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Sao Paulo Medical Journal

Print version ISSN 1516-3180On-line version ISSN 1806-9460

Sao Paulo Med. J. vol.124 no.6 São Paulo Nov. 2006 



Extensive deep vein thrombosis as a complication of testicular cancer treated with the BEP protocol (bleomycin, etoposide and cisplatin): case report


Trombose venosa profunda extensa como complicação de um tumor do testículo tratado com o protocolo BEP (cisplatina, bleomicina e etoposide). Relato de caso



Max Senna Mano; José Luiz Miranda Guimarães; Sören Franz Marian Chicata Sutmöller; André Borba Reiriz; Christian Sandor Svend Chicata Sutmöller; Angelo Di Leo

Hospital Nossa Senhora da Conceição, Porto Alegre, Rio Grande do Sul, Brazil

Address for correspondence




CONTEXT: There are no reports in the literature of massive deep venous thrombosis (DVT) associated with cisplatin, bleomycin and etoposide (BEP) cancer treatment.
CASE REPORT: The patient was a 18-year-old adolescent with a nonseminomatous germ cell tumor of the right testicle, with the presence of pulmonary, liver, and massive retroperitoneal metastases. Following radical orchiectomy, the patient started chemotherapy according to the BEP protocol (without routine prophylaxis for DVT). On day 4 of the first cycle, massive DVT was diagnosed, extending from both popliteal veins up to the thoracic segment of the inferior vena cava. Thrombolytic therapy with streptokinase was immediately started. On day 2 of thrombolytic therapy, the patient developed acute renal failure, due to extension of the thrombosis to the renal veins. Streptokinase was continued for six days and the outcome was remarkably favorable.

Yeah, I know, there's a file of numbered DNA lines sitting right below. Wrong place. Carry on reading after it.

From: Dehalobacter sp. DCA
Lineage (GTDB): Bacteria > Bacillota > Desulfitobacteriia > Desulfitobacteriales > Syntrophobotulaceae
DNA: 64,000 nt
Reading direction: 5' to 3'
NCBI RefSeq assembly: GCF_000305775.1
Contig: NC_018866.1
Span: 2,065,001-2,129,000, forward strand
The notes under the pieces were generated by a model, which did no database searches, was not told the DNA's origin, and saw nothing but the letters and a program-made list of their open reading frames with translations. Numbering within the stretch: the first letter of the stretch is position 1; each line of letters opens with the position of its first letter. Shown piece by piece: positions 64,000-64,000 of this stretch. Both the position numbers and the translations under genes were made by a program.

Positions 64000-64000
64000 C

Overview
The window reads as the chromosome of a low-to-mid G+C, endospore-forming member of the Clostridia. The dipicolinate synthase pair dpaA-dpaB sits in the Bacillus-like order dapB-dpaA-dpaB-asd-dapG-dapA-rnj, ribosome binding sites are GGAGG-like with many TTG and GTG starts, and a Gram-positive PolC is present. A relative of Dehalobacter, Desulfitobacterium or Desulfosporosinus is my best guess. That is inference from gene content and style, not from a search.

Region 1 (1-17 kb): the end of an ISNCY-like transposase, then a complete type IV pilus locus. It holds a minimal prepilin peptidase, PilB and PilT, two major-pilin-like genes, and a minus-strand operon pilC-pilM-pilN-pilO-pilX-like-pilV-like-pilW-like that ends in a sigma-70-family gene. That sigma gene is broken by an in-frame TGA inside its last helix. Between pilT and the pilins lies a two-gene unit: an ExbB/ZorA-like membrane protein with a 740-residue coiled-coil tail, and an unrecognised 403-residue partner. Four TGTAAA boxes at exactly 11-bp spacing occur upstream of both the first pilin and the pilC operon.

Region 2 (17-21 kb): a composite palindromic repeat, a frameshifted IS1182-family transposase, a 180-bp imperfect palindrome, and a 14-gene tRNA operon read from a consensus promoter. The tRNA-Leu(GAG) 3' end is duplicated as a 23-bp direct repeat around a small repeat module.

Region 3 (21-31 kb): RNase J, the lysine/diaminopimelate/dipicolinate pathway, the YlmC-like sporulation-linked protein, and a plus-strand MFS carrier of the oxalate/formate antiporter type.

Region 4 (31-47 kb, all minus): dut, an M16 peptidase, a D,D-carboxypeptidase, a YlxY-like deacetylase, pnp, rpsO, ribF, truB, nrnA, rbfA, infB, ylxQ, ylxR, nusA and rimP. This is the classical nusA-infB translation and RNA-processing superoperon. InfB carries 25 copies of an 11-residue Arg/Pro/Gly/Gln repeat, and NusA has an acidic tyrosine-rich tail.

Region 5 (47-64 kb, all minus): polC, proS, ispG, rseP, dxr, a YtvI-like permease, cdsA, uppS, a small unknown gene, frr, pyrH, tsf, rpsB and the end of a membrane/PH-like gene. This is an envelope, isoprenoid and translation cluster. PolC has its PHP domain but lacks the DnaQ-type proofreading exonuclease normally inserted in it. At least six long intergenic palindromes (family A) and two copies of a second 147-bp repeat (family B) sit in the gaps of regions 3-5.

Key words: Venous thrombosis. Testicular neoplasms. Chemotherapy. Thrombolytic agents. Pulmonary embolism.


CONTEXTO: Não há relatos na literatura de trombose venosa profunda (TVP) extensa associada ao protocolo de quimioterapia cisplatina, bleomicina e etoposite (BEP).